|Slide for The Ghost in The Garret (1921)|
|Slide for London (1926)|
As her career progressed, Dorothy quickly veered off D.W. Griffith’s radar, in a sense, as she was a very talented comedienne. Griffith had little feel for comedy and assigned her films to other directors once he and his company of players moved to Triangle from Biograph. Griffith was “supervisor” but one doubts his role in this regard, except in name only. Dorothy’s popularity at the time cannot be underestimated. She was offered $1,000,000 to join Paramount and turned it down reportedly out of loyalty to Griffith.
|Slide for I'll Get Him Yet (1919)|
Later on, in between 1918 and 1920 she made a series of comedies that were very popular and money makers. Released through Paramount/Artcraft films such as Peppy Polly (1919), Boots Remodeling Her Husband (1920) and Flying Pat (1920) made Dorothy a popular star. We cannot judge these films since every single one of them is now lost. What a tragedy this is.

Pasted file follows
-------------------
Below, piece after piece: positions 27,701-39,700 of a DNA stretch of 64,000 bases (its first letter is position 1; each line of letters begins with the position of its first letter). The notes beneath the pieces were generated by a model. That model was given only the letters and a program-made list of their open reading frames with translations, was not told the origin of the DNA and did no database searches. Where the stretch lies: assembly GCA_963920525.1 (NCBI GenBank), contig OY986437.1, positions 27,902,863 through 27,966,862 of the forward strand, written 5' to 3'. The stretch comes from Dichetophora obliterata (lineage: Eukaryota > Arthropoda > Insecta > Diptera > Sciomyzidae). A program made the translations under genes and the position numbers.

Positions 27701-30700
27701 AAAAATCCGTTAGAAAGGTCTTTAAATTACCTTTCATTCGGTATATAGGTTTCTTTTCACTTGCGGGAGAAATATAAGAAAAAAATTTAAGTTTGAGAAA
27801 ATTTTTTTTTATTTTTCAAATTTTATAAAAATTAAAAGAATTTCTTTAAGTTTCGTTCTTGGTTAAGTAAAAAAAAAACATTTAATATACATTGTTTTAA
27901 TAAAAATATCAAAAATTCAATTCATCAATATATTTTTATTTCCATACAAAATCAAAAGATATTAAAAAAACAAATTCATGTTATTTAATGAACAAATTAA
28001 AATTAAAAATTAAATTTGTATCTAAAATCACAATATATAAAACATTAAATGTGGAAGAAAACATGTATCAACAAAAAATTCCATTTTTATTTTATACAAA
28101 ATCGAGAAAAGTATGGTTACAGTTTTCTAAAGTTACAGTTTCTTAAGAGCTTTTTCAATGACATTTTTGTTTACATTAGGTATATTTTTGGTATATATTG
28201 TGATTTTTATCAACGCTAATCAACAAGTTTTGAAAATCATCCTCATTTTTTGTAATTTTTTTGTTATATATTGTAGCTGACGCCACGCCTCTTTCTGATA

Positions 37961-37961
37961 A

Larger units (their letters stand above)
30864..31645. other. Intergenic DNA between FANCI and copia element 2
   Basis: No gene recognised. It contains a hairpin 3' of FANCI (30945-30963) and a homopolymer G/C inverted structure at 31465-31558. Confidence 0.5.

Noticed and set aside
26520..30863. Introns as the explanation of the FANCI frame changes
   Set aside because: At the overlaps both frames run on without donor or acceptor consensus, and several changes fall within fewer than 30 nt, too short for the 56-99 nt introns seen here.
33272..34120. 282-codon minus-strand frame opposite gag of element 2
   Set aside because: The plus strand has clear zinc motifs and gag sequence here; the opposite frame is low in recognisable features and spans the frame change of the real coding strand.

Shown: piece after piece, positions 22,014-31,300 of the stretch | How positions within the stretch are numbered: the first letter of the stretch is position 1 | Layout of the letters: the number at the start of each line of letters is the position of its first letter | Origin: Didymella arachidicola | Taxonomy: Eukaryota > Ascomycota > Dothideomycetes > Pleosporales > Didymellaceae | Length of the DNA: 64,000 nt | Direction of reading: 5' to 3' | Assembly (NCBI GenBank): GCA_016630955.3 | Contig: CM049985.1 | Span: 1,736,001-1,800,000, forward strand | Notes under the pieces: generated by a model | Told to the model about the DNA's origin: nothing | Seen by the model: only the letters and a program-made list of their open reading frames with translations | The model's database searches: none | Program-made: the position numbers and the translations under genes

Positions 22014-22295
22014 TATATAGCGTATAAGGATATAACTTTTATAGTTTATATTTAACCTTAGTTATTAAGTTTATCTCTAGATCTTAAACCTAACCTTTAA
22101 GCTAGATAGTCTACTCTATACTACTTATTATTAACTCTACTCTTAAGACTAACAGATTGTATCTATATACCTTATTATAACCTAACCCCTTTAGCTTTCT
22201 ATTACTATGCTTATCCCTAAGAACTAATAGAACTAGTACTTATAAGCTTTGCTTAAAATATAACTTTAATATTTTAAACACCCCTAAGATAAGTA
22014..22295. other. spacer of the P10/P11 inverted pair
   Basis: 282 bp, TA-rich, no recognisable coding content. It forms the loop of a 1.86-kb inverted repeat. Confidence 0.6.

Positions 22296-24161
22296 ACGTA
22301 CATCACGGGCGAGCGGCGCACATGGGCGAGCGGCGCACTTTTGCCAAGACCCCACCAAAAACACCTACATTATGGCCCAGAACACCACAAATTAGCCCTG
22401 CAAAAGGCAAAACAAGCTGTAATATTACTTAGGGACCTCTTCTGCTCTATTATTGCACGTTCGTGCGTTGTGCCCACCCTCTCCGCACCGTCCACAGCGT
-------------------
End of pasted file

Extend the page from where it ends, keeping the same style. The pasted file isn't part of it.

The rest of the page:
|Slide for The Beautiful City (1925)|
In the meantime, we must make do with the tantalizing images that remain, like the colorful glass slides.
--- DONNA HILL
Donna Hill is a lifelong fan of silent film and classic film in general. She has maintained a fan website for Rudolph Valentino (www.rudolph-valentino.com) since 1997. Her book Rudolph Valentino The Silent Idol was published in 2010 and is available at www.blurb.com/my/book/detail/1644955.
Donna lives in San Francisco and is currently researching the life and career of Dorothy Gish and is blogging about it at www.dorothy-gish.com.
Slide image for The Beautiful City courtesy of Cleveland Public Library.